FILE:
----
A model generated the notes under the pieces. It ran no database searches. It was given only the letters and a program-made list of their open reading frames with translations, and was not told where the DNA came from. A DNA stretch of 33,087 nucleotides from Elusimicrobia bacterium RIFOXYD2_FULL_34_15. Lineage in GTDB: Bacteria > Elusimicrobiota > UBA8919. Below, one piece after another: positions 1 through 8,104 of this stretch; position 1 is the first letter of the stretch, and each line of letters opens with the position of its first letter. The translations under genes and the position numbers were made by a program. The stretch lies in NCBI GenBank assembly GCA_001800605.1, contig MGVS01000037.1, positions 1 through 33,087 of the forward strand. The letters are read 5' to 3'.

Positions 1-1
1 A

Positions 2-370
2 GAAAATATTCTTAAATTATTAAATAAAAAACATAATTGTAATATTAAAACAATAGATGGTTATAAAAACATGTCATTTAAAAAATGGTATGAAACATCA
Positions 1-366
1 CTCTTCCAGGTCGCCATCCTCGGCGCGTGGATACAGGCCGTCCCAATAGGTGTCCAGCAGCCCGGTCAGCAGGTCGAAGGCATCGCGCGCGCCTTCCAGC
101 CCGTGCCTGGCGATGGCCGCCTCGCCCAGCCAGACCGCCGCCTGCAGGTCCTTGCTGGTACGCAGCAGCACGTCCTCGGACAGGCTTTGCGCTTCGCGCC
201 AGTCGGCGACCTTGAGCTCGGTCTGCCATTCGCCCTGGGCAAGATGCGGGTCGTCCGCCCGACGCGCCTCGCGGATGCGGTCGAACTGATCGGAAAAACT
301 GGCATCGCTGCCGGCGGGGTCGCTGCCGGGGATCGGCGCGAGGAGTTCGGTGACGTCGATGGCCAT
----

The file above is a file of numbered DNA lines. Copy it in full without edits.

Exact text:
A model generated the notes under the pieces. It ran no database searches. It was given only the letters and a program-made list of their open reading frames with translations, and was not told where the DNA came from. A DNA stretch of 33,087 nucleotides from Elusimicrobia bacterium RIFOXYD2_FULL_34_15. Lineage in GTDB: Bacteria > Elusimicrobiota > UBA8919. Below, one piece after another: positions 1 through 8,104 of this stretch; position 1 is the first letter of the stretch, and each line of letters opens with the position of its first letter. The translations under genes and the position numbers were made by a program. The stretch lies in NCBI GenBank assembly GCA_001800605.1, contig MGVS01000037.1, positions 1 through 33,087 of the forward strand. The letters are read 5' to 3'.

Positions 1-1
1 A

Positions 2-370
2 GAAAATATTCTTAAATTATTAAATAAAAAACATAATTGTAATATTAAAACAATAGATGGTTATAAAAACATGTCATTTAAAAAATGGTATGAAACATCA
Positions 1-366
1 CTCTTCCAGGTCGCCATCCTCGGCGCGTGGATACAGGCCGTCCCAATAGGTGTCCAGCAGCCCGGTCAGCAGGTCGAAGGCATCGCGCGCGCCTTCCAGC
101 CCGTGCCTGGCGATGGCCGCCTCGCCCAGCCAGACCGCCGCCTGCAGGTCCTTGCTGGTACGCAGCAGCACGTCCTCGGACAGGCTTTGCGCTTCGCGCC
201 AGTCGGCGACCTTGAGCTCGGTCTGCCATTCGCCCTGGGCAAGATGCGGGTCGTCCGCCCGACGCGCCTCGCGGATGCGGTCGAACTGATCGGAAAAACT
301 GGCATCGCTGCCGGCGGGGTCGCTGCCGGGGATCGGCGCGAGGAGTTCGGTGACGTCGATGGCCAT